Can Debt Collectors Tell Other People What I Owe?
Money, finances and debt are private and personal. A good analogy would be medical information. Most people know that our medical information is protected, and that professionals in the medical field have an obligation to safeguard our privacy. The same holds true with debt, and with debt collectors.
Disclosure as Leverage
It has long been a strategy for debt collectors to use the supposed shame or embarrassment of having debt, as leverage to get a debtor to pay a debt. Threatening to tell employers, friends or family that you owe money—or actually telling them—has been a common tactic in the debt collection industry.
Sometimes, the disclosure is purposeful, and with the intent of getting you to pay. Other times it is accidental, such as when a debt collector leaves a voice message on the wrong person’s cellphone. This often happens with pre-recorded messages, that automatically leave messages for people, with no way of knowing that they are actually leaving a message with the correct person.
Law Forbids Disclosures
Either way, both federal and state law prohibits disclosing this information—even if the disclosure is completely accidental. The federal law that prohibits disclosures is called the Fair Debt Collection Practices Act (FDCPA).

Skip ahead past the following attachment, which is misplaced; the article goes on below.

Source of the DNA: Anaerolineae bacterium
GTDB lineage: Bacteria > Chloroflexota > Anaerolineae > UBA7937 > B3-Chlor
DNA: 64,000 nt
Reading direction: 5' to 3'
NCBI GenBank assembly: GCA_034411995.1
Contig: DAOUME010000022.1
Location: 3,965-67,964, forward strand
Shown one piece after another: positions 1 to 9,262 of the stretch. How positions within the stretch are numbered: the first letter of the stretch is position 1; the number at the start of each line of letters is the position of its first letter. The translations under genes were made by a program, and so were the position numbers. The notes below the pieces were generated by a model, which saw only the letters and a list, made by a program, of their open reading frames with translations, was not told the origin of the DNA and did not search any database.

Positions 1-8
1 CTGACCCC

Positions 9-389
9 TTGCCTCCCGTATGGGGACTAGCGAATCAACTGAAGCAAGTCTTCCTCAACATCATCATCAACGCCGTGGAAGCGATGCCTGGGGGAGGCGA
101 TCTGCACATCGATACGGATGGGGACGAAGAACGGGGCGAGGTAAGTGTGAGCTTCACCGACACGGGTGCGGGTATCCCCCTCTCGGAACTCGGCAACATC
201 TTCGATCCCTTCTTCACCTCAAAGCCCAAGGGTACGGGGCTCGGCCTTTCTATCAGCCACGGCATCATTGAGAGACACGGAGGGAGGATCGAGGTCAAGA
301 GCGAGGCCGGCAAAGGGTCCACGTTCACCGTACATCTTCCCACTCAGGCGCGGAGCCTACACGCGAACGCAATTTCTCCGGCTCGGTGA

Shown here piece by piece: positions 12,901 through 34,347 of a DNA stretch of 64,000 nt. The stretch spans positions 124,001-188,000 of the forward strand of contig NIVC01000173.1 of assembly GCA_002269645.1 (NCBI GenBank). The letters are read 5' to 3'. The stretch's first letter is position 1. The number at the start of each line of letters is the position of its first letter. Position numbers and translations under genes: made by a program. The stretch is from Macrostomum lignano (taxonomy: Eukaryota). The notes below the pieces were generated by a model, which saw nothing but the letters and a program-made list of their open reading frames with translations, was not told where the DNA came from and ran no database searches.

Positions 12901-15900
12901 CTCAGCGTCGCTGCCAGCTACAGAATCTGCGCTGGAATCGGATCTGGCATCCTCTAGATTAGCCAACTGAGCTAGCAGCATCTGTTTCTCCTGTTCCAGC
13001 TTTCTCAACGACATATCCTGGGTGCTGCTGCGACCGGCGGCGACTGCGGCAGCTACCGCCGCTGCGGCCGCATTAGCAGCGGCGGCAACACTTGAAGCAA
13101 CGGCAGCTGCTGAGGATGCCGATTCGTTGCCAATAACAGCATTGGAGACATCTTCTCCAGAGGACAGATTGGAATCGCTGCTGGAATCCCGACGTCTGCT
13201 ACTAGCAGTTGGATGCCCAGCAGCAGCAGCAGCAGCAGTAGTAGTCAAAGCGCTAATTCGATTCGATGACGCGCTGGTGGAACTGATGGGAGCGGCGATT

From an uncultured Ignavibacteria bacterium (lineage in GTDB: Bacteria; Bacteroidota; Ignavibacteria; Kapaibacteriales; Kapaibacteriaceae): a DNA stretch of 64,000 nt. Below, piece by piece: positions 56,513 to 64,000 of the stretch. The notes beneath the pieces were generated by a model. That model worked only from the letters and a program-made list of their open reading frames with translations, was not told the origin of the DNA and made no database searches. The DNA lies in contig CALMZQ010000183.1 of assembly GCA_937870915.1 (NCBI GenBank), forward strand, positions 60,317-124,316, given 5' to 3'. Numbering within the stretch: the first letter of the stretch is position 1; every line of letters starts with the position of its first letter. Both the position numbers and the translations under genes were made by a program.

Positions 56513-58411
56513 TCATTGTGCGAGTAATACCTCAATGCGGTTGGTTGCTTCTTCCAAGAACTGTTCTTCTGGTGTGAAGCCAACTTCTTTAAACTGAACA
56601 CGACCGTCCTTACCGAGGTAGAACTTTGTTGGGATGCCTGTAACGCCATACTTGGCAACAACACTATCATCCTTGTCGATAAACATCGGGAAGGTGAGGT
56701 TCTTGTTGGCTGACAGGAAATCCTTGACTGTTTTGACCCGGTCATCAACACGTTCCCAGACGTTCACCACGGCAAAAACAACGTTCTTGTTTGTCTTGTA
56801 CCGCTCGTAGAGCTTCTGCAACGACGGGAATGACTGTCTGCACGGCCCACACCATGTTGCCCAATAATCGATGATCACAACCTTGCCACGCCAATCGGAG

Debt collectors will often “suggest” that they could tell employers or others about your debt to try and frighten you. But not only does the law forbid telling anybody about your debt, or that you owe money, but the law also forbids even threatening to do so, as it is illegal for a debt collector to threaten to do something that it does not have a right to do.
No Specific Language is Needed
To break the law, the debt collectors don’t actually even have to mention what you owe or to whom you owe money.
Simply saying purposely vague or cryptic information violates the FDCPA. For example, if a debt collector says that it has “very important business information” or “private personal information” to a third party, the debt collector potentially is in violation of the FDCPA, even though the word “debt” or other specific information was never actually used. Similarly, debt collectors have been found to break the law by mailing envelopes marked with such language on the outside, where others can potentially see them.
The debt collector breaks the law, even if no other third party actually ever sees or hears the information. If a debt collector leaves a voicemail with your mom about your financial information, even if mom doesn’t hear the message, the law has still been broken.
Communication with Vendors
The Eleventh Federal Judicial Circuit (which includes Florida) even weighed in on this area, saying that it could even be an FDCPA violation for a debt collector to transmit information about your debt to third party vendors, which are often used by debt collectors. Vendors may include investigators, companies that do background checks, or which do searches of public records.
Legitimate, legal or not, the fact is that knowing that some debt collector could, accidentally or otherwise, disclose information about your finances is concerning. Bankruptcy eliminates those concerns.